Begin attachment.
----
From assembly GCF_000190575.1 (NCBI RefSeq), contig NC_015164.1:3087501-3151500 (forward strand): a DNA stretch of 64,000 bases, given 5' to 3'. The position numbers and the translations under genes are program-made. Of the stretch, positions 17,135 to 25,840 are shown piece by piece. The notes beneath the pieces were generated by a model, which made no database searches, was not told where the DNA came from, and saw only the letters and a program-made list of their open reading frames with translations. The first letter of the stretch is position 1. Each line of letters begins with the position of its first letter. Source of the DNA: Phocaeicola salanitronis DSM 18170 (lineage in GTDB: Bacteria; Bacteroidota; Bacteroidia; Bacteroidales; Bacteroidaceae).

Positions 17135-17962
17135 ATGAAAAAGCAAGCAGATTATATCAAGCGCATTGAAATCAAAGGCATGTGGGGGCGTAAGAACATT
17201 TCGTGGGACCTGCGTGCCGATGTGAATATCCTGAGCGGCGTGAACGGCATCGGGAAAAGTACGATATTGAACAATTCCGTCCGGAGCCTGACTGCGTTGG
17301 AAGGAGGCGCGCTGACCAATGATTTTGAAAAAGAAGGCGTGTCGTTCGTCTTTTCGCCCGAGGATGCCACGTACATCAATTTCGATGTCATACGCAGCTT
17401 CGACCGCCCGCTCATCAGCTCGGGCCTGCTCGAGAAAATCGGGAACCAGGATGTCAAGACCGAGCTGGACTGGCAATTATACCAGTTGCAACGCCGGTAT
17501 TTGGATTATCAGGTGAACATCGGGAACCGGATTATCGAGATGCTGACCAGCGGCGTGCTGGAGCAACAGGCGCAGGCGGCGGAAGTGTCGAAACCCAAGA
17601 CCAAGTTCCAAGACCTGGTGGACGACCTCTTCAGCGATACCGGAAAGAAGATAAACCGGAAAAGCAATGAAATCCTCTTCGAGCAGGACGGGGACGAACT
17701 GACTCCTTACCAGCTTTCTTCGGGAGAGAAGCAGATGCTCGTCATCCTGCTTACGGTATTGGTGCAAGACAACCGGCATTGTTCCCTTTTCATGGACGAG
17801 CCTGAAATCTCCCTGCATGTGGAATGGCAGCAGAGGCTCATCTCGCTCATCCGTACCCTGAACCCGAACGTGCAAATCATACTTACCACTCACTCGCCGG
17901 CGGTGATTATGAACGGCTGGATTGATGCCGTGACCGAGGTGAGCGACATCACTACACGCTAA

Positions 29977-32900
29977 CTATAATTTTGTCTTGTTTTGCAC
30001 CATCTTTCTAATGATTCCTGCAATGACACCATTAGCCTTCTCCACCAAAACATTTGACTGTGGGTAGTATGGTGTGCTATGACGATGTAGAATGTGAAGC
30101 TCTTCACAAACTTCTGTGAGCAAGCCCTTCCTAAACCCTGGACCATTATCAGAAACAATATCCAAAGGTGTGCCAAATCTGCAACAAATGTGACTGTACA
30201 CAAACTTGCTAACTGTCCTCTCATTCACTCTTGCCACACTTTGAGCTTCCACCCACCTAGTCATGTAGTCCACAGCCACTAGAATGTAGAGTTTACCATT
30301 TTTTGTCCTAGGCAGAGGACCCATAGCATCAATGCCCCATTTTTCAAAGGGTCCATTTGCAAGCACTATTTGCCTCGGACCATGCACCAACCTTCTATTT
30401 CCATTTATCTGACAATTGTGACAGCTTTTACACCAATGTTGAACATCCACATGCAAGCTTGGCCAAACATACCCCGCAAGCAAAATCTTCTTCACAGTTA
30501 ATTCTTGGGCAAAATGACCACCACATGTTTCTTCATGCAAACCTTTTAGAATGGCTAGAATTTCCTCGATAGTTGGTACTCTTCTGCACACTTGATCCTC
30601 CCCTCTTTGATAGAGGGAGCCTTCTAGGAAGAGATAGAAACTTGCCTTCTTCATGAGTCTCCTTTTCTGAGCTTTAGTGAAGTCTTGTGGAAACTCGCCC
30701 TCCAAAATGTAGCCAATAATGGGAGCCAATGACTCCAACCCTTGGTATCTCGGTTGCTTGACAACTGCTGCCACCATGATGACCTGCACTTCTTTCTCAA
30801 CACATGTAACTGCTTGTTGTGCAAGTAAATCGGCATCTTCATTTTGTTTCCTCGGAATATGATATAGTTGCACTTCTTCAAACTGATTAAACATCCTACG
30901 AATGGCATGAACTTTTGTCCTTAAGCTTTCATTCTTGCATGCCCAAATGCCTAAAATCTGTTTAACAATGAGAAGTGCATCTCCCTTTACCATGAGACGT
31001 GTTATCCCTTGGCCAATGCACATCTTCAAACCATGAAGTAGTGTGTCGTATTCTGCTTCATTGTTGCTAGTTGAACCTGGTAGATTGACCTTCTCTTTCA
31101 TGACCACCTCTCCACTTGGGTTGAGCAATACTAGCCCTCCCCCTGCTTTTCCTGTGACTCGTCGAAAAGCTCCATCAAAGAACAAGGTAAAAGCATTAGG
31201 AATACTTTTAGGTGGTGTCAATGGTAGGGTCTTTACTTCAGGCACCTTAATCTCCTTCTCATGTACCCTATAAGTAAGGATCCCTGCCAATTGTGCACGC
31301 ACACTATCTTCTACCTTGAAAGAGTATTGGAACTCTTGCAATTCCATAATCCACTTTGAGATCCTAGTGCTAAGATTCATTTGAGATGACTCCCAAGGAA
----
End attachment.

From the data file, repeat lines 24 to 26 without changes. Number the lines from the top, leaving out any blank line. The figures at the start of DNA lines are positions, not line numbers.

31001 GTTATCCCTTGGCCAATGCACATCTTCAAACCATGAAGTAGTGTGTCGTATTCTGCTTCATTGTTGCTAGTTGAACCTGGTAGATTGACCTTCTCTTTCA
31101 TGACCACCTCTCCACTTGGGTTGAGCAATACTAGCCCTCCCCCTGCTTTTCCTGTGACTCGTCGAAAAGCTCCATCAAAGAACAAGGTAAAAGCATTAGG
31201 AATACTTTTAGGTGGTGTCAATGGTAGGGTCTTTACTTCAGGCACCTTAATCTCCTTCTCATGTACCCTATAAGTAAGGATCCCTGCCAATTGTGCACGC